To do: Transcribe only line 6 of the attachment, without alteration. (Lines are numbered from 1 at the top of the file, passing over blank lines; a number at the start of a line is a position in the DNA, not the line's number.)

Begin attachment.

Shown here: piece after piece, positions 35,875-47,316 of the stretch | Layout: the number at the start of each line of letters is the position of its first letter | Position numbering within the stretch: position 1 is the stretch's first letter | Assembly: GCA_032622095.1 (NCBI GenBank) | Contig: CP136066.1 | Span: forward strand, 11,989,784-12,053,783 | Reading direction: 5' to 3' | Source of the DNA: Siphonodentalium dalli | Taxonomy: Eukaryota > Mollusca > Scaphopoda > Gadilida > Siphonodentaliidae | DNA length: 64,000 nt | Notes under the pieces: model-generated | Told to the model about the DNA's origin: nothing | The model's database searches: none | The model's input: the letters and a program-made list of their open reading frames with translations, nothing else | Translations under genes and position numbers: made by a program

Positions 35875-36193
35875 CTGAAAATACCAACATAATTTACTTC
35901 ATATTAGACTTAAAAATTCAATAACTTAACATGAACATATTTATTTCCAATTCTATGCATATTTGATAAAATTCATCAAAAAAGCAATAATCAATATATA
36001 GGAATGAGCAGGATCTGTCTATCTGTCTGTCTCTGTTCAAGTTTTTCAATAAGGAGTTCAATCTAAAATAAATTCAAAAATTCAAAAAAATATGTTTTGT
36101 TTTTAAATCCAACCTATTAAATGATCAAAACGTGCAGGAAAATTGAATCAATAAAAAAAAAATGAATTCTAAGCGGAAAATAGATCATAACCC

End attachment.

36101 TTTTAAATCCAACCTATTAAATGATCAAAACGTGCAGGAAAATTGAATCAATAAAAAAAAAATGAATTCTAAGCGGAAAATAGATCATAACCC